Fasting as a panacea?
In our latitudes we are just now confronted with the Lent season and many of us try to renounce: Whether less alcohol, no meat or less coffee, we all know the resolutions. Some stick to them, some don't. But what are the effects of fasting cures and do they even exist?
What is fasting anyway? Classic fasting follows a simple principle. Apart from water, you are not allowed to eat anything. You do this for two to three weeks, depending on the type of therapy, and the process must be accompanied by a doctor. It is hoped that this will lead to a self-healing process that will cure joint problems, allergies, asthma and many other chronic illnesses. But how much is there to these promises and where are the risks? Let's start with a brief historical outline.
Mentally ill patients in the Soviet Union:
The first observations on the effect of fasting happened by chance in a sanatorium for mentally ill patients who refused food. Instead of resorting to force-feeding, as was the custom at the time, doctors, under observation, let the patients have their way and, to their amazement, found that their symptoms improved.
At that time only incidentally also noticed that physical complaints such as rheumatism, asthma or gout became better. Resistance from parts of the medical profession could be eliminated in extensive studies and led to findings that have not been translated to this day.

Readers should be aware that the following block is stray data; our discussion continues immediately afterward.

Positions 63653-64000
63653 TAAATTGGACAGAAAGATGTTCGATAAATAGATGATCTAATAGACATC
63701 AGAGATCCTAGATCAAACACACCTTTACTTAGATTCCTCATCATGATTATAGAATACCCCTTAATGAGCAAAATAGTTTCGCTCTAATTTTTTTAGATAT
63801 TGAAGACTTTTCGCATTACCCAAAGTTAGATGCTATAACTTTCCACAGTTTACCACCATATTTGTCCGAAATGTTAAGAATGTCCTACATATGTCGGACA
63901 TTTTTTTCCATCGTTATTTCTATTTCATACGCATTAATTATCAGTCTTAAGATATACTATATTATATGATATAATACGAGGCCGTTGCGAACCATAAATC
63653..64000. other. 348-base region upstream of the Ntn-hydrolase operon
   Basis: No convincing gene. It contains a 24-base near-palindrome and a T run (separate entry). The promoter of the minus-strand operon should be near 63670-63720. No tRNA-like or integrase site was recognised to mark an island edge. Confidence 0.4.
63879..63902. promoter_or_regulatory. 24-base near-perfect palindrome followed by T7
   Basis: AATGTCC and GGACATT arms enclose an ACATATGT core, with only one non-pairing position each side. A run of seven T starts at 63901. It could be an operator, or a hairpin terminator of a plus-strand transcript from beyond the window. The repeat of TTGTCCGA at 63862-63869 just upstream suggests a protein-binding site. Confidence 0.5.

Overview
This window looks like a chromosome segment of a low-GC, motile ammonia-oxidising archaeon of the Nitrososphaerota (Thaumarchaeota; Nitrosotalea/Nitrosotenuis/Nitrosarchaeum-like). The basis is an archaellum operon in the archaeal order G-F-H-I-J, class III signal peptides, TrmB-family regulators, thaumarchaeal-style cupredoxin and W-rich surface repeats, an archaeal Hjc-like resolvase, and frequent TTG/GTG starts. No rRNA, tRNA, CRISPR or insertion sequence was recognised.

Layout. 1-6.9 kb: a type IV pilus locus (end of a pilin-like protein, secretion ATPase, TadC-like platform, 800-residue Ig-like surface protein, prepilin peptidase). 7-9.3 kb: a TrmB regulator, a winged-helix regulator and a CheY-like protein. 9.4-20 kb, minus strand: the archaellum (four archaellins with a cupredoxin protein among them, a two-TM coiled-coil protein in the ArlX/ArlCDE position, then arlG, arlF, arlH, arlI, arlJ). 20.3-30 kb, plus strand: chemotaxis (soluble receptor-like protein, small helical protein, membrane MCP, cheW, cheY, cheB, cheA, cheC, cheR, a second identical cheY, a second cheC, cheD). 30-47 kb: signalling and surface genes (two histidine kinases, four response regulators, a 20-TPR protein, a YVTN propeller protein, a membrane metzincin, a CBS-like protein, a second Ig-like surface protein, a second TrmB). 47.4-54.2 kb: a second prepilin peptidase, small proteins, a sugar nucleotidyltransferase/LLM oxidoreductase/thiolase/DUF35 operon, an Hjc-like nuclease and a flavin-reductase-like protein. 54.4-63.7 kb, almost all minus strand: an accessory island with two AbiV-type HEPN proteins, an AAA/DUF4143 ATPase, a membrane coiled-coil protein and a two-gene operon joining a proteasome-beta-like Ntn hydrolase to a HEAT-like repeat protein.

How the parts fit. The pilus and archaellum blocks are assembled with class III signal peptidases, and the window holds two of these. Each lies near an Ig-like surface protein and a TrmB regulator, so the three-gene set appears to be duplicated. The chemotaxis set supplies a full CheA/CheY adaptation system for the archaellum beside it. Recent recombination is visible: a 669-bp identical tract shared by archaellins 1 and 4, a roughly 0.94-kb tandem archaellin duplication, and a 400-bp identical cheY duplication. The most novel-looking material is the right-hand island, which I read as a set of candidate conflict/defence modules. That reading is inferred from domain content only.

Germany and the diseases of civilisation:
Parallel to this and years later, similar studies were carried out in Europe and with very similar results, showing that diseases of civilisation can be better kept in check.
USA Fasting and cancer therapy:
Although studies from the Soviet Union found a contraindication to fasting in cancer, researchers in the USA investigated the effectiveness of fasting in cancer therapy. Findings: chemotherapies are said to be more effective with fasting than with a normal diet.
Skepticism, dangers, panacea? A summary:
The dangers of fasting cures are also often pointed out. It cannot be denied that such a radical step must be accompanied by a doctor. Basically already on the first day the glucose stores of the body are diminished, in a next step the protein reserves are used up more gently and the body diminishes primarily fats. These processes initiate a so-called salutogenesis, which doctors describe but cannot yet fully explain. In terms of evolutionary history, this can be explained in such a way that fasting periods have often represented a normality and our bodies can probably cope worse with abundance than with occasional fasting periods.
It is also important to doctors who prescribe fasting cures that not all complaints disappear completely through fasting. Medications sometimes still need to be taken, even if the patient's condition has greatly improved.
In the end, a major (subjective) drawback is that fasting takes time and requires a major adjustment that one must be willing to make. The reward is that you get to know yourself better and in any case you have done something for your health.
If you have an hour to spare right now, feel free to check this out